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Johnson’s Speakership on Life Support After MTG Files a MTV

The $1.2 trillion minibus is headed to the Senate, but will House Speaker Mike Johnson be headed for the door?

Congress Considers Spending Bill To Avert Government Shutdown

While the $1.2 trillion, 1,012-page minibus is on its way to the Senate, House Speaker Mike Johnson could be on his way out of the Speaker’s office.

Just before noon on Friday, the House passed the $1.2 trillion minibus, a bundle of six appropriations bills loaded with earmarks, by a vote of 286–134. Just 101 Republicans, less than a majority of the GOP conference, supported the more than 1,000-page bill that was released less than 36 hours before the vote. In forcing the passage of the minibus, Johnson violated a number of rules conservative House members negotiated with former Rep. Kevin McCarthy of California in exchange for McCarthy becoming speaker, such as 72 hours to consider legislation and various government funding metrics.

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One Republican member particularly outraged by Johnson’s decision? Georgia’s Rep. Marjorie Taylor Greene. “Remember, last Congress we were all complaining: ‘We can’t even read these thousands of pages before we have to vote on them.’ We’re now back to the House of hypocrites, and I'm so sick and tired of it,” Greene said. 

On Friday, Greene hinted she’d file a motion to vacate Johnson as speaker if Johnson overrode the will of the GOP conference in an interview with Steve Bannon. Just past 11 a.m. eastern time, that’s exactly what Greene did. She marched up to the House parliamentarian’s staff and handed them a resolution. The resolution, later confirmed to be a motion to vacate when Greene posted photos of it on Twitter, headed for the hopper.

“Why throw out a speaker for supposedly breaking the rules, and now we have a new speaker that is really breaking all the rules. So like, what changed?” Greene claimed before filing the motion. “All the precious rules are being broken.”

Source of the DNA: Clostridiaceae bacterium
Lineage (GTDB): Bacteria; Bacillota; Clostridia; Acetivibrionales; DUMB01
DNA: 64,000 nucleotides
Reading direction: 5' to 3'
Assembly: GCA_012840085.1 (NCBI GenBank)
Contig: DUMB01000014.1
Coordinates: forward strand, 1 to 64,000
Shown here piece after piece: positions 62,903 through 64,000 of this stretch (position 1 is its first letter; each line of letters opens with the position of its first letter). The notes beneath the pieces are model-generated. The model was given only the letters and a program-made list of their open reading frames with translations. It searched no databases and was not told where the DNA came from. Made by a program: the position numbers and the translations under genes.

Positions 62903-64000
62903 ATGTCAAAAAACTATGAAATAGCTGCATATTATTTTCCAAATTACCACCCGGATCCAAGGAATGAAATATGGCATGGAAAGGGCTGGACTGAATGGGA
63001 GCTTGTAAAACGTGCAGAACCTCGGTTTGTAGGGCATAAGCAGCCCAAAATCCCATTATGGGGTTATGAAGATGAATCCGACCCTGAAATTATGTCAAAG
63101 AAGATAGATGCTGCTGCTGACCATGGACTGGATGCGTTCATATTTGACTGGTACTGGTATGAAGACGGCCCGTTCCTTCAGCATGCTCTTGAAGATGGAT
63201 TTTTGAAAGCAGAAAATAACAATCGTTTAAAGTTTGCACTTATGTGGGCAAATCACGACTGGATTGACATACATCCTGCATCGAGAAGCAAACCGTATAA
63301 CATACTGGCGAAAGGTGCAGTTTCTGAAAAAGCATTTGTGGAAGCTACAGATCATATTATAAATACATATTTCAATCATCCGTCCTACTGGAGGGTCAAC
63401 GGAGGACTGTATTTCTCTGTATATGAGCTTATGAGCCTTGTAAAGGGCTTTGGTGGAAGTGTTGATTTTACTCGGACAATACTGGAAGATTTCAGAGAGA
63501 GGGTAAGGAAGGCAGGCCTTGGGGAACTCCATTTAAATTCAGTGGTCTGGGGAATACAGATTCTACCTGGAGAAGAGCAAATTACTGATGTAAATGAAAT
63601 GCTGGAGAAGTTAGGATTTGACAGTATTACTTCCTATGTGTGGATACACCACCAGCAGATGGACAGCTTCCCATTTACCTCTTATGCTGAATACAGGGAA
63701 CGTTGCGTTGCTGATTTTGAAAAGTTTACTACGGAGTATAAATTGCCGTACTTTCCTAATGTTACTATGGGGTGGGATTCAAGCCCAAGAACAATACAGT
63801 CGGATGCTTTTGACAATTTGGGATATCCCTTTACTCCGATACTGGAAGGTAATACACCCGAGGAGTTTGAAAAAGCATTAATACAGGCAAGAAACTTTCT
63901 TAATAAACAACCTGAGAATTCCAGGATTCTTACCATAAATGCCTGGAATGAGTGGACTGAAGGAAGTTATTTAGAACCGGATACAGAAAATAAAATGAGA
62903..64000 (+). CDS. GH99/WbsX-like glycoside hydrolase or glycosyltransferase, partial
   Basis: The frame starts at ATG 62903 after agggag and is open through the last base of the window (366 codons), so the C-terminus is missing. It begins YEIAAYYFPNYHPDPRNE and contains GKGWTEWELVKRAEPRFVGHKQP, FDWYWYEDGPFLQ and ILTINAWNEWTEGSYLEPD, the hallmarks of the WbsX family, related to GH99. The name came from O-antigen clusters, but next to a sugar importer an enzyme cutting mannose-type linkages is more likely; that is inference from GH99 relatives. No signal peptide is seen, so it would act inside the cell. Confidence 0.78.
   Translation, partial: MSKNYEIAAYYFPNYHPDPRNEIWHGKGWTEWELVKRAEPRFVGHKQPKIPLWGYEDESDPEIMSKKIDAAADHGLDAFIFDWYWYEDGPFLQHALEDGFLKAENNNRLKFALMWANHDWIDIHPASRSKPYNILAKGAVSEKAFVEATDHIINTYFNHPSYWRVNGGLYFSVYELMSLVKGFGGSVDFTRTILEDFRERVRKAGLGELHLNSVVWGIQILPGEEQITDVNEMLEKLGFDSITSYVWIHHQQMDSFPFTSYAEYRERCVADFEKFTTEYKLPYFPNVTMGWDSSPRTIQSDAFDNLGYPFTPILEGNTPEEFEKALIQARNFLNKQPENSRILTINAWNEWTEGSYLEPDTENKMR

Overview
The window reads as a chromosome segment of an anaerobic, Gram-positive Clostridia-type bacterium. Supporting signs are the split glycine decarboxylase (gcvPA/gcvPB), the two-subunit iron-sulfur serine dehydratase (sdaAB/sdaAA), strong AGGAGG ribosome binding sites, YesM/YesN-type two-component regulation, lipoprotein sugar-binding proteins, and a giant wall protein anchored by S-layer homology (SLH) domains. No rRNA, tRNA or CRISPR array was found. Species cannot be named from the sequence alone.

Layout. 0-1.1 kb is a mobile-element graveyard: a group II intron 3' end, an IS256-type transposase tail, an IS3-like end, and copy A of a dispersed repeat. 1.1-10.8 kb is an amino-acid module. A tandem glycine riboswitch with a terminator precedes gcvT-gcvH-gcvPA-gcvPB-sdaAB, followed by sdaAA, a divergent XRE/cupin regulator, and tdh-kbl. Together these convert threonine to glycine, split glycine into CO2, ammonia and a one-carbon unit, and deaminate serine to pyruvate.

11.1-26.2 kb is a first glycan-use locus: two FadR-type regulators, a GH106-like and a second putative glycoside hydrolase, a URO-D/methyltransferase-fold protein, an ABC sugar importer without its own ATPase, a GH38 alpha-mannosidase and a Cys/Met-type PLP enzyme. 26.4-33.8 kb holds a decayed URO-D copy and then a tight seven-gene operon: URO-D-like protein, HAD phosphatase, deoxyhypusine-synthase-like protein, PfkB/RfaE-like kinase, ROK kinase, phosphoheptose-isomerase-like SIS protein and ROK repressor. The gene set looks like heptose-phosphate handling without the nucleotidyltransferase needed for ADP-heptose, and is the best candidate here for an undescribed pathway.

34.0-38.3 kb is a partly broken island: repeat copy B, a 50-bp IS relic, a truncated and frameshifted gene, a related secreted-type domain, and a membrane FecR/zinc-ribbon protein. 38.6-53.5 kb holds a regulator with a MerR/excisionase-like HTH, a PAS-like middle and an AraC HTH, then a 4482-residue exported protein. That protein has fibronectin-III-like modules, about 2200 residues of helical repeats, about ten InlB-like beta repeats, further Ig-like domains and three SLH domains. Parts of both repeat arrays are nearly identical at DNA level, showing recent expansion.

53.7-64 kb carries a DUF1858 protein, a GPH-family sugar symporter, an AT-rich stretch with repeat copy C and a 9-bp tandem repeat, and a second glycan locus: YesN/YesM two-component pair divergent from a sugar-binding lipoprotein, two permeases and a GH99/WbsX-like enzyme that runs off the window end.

Yet Greene left the floor before heading to the rostrum to ask for privilege on the resolution. If Greene does go up to the microphone to ask for privilege at some point on Friday, leadership would be able to delay consideration of the motion for two days, which would take the issue into the two-week-long Easter recess. For now, the motion to vacate Johnson remains in the hopper.

Greene is an odd character to lead the charge against Johnson. When conservatives banded together to oust McCarthy after he worked with Senate Majority Leader Chuck Schumer to pass a continuing resolution with mostly Democratic votes instead of appropriations bills, Greene was one of McCarthy’s most vocal defenders. Now, Johnson has passed actual appropriations bills, though conservative wins are few and far between. Whether or not Greene’s past as a McCarthy backer, which has alienated Greene from some of her conservative colleagues, boosts or undermines Greene’s credibility in asking to vacate Johnson remains to be seen. It’s possible, however, that Greene’s character and credibility has very little to do with whether the motion succeeds.

After the string of defeats Johnson has suffered—which, to be fair, are mostly the fault of his predecessor and his Senate counterpart, the lame duck Minority Leader Mitch McConnell—other members might be just as fed up with Johnson. And with the GOP’s razor-thin margins in the House, Greene will only need a few allies to vacate Johnson. As it stands now, Republicans hold 219 seats, and Democrats hold 213. Three vacancies will soon become four as Republican Rep. Ken Buck will be stepping down at the end of the day Friday. Nevertheless, while the razor-thin margins makes it easy to vacate Johnson, it also might make it even more difficult for Republicans to replace him.

At this point, Johnson has to be asking himself if it was all worth it. It’s true: If the minibus does not receive the president’s signature before Friday’s end, the government would enter a partial shutdown. It’s best to avoid shutdowns, surely, but is a shutdown the worst thing in the world? Not when you can win the politics, and not when it’s just over the weekend. “I probably shouldn’t say this. But if we shut down, like, Friday night, nothing gets affected,” Rep. Mario Diaz-Balart, a GOP appropriator, claimed. “If there’s a shutdown for a weekend, that becomes a technicality more than a real problem.”

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